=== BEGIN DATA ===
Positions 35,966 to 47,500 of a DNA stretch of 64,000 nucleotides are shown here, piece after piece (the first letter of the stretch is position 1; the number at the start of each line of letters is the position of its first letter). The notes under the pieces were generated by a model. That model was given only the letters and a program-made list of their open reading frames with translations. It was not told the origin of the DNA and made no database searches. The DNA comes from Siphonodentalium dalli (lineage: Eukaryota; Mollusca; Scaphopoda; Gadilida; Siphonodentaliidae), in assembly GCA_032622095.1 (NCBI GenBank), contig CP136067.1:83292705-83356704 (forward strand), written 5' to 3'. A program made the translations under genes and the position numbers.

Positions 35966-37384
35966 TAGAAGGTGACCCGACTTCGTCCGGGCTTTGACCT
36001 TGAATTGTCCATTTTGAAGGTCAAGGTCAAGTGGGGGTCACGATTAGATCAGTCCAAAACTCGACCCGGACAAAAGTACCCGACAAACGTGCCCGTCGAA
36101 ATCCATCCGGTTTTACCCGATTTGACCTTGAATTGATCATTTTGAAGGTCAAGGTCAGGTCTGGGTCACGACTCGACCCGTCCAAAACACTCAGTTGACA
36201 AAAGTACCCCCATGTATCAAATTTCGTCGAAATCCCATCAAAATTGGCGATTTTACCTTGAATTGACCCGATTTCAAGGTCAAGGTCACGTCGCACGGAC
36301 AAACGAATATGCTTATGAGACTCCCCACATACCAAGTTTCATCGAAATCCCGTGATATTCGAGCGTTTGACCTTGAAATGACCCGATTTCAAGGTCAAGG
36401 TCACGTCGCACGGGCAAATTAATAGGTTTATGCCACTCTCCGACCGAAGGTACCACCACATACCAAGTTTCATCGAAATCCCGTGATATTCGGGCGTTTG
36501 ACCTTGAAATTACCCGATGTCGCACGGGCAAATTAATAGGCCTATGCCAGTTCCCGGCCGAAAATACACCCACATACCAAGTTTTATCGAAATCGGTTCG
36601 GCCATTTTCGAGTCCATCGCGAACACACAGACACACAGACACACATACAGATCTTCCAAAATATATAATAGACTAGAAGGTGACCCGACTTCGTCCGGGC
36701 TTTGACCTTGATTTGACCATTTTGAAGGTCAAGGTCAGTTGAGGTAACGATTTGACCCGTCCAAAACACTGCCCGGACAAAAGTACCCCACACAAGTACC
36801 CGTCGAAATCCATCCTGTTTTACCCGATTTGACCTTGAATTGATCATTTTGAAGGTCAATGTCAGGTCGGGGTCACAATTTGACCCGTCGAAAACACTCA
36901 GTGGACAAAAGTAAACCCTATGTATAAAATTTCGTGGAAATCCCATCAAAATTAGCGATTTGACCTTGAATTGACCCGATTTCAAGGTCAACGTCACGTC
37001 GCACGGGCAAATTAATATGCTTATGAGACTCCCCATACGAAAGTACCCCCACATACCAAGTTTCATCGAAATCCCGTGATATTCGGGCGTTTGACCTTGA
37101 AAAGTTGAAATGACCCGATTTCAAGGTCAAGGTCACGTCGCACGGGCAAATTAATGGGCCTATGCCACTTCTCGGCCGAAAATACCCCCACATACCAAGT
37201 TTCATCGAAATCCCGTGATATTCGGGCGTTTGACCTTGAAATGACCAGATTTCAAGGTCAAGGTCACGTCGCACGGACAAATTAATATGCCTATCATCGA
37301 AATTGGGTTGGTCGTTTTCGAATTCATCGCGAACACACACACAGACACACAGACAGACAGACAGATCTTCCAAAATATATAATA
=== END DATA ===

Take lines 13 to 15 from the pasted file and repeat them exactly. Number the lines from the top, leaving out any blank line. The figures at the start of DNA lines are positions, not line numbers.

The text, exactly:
36901 GTGGACAAAAGTAAACCCTATGTATAAAATTTCGTGGAAATCCCATCAAAATTAGCGATTTGACCTTGAATTGACCCGATTTCAAGGTCAACGTCACGTC
37001 GCACGGGCAAATTAATATGCTTATGAGACTCCCCATACGAAAGTACCCCCACATACCAAGTTTCATCGAAATCCCGTGATATTCGGGCGTTTGACCTTGA
37101 AAAGTTGAAATGACCCGATTTCAAGGTCAAGGTCACGTCGCACGGGCAAATTAATGGGCCTATGCCACTTCTCGGCCGAAAATACCCCCACATACCAAGT